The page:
We are proposing a targeted modification of the Schengen Border Code to introduce the obligation to carry out systematic checks against relevant databases at the external borders on everyone.
This means that returning foreign terrorist fighters, who are EU citizens like the ones who perpetrated the Paris attacks, will no longer be able to return unnoticed.
We can only have a Schengen area without internal borders if its external ones are effectively secured and well protected.
I cannot repeat it enough: Schengen is the greatest achievement of European integration and we are absolutely committed to upholding and strengthening it.
But today is not just about borders.
Managing the refugee crisis requires a comprehensive approach.
That is why, in addition we agreed to recommend a voluntary humanitarian admission scheme for persons displaced by the Syrian conflict who are currently living in Turkey. With this we create legal, organised ways of entry in order to avoid dangerous unorganied massive flows.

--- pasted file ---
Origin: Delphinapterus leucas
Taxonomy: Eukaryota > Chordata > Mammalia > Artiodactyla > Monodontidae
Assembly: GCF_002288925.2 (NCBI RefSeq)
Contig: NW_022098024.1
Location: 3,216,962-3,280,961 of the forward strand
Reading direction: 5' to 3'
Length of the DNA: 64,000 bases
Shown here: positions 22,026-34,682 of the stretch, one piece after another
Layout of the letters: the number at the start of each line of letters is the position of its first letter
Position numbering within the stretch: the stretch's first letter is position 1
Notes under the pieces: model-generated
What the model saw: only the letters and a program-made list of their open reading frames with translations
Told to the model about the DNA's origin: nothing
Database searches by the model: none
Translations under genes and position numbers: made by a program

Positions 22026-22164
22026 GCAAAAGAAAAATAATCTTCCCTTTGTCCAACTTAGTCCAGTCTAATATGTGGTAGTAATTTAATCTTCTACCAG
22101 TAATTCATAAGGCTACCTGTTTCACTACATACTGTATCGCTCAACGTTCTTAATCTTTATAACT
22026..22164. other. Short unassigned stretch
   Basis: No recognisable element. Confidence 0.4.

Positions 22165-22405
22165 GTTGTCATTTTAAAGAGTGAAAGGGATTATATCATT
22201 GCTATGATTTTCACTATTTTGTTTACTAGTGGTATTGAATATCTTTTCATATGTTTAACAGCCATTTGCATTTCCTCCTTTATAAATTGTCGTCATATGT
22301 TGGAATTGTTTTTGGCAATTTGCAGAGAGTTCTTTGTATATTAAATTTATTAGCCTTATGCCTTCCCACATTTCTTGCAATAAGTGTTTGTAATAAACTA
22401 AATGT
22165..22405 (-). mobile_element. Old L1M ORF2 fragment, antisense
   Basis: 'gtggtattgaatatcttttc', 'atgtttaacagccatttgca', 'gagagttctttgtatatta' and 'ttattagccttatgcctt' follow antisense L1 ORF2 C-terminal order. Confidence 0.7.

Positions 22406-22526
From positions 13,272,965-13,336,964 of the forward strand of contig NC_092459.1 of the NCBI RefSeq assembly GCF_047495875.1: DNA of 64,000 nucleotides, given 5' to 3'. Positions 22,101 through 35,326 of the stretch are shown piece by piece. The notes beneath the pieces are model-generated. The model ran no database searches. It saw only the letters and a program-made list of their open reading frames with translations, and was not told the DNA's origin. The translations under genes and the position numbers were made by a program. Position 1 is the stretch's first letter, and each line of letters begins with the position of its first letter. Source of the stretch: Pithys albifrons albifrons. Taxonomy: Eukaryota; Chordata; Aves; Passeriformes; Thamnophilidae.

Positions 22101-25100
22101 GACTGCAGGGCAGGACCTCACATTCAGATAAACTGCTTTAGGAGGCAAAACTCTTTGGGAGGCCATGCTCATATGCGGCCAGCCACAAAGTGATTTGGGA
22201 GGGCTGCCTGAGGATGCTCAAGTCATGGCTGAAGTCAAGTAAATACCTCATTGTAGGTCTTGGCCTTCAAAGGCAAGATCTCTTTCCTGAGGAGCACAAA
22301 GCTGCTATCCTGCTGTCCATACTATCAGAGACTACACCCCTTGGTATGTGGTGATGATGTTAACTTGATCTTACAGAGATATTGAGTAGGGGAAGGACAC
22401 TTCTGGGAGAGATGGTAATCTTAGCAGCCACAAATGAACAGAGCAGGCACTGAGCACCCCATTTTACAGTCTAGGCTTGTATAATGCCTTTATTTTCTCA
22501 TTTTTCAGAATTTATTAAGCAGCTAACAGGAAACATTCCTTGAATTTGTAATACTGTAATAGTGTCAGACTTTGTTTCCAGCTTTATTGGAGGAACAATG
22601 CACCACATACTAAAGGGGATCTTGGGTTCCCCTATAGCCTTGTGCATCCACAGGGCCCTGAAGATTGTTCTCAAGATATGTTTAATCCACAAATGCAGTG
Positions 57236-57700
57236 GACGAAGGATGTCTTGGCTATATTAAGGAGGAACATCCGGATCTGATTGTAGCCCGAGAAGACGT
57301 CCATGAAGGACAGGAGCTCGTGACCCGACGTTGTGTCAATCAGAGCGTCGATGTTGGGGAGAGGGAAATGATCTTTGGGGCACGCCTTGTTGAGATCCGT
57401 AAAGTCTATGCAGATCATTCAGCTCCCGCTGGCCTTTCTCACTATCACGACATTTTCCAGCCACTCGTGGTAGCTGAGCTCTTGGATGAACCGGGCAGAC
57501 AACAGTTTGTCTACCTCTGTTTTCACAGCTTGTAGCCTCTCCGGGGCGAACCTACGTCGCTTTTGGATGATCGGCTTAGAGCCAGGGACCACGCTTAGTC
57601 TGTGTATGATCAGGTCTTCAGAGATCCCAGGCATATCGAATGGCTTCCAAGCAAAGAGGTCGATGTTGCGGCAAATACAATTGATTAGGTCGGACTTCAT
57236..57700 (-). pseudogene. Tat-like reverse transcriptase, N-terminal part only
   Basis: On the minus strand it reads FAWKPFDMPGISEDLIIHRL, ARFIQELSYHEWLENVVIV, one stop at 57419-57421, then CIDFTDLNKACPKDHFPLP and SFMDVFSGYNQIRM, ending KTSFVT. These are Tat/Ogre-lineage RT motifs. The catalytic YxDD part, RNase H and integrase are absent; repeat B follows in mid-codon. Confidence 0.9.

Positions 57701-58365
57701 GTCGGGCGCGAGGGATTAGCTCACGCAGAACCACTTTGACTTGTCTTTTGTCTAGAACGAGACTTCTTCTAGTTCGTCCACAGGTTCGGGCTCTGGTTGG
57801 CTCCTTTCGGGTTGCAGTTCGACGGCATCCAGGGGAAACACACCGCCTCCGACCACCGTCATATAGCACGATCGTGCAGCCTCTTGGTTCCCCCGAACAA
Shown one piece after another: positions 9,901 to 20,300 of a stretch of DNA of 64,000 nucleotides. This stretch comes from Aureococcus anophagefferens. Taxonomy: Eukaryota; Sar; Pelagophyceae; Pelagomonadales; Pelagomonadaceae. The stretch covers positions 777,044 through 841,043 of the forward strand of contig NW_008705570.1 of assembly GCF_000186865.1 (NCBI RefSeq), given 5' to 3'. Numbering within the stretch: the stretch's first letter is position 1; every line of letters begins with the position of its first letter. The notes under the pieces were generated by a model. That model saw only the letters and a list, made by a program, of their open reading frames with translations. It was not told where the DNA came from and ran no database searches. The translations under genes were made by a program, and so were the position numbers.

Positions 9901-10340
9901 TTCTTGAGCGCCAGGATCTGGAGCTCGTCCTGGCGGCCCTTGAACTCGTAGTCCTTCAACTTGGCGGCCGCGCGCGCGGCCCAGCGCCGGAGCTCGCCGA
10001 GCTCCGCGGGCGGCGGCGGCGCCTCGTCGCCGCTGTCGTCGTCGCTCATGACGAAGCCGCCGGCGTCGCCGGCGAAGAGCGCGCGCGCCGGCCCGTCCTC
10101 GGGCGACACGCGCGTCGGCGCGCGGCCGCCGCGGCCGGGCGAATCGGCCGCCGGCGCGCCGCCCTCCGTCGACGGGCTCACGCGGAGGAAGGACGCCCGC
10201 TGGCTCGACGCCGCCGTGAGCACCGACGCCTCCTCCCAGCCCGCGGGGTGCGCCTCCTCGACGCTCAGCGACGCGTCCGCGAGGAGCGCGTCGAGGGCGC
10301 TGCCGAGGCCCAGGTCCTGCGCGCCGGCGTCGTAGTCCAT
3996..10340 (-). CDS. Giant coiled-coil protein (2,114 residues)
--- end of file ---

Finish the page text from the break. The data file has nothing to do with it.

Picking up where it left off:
Moreover we recognise the difficult situation Sweden is in with exceptional pressure on the asylum system and are proposing to suspend, for a period of one year, the obligations of Sweden to relocate asylum seekers from Italy and Greece.
Finally our migration package of today includes reports on how the Schengen area is functioning and what Italy and Greece have achieved as frontline Member States and what they have still to do.
All this shows above all that the European Commission means business when we talk about a holistic approach to managing migration and security challenges.
It shows that we want to support Member States, that we want concrete actions to ensure solidarity, responsibility. Concrete actions that are a response to the expectations of the citizens.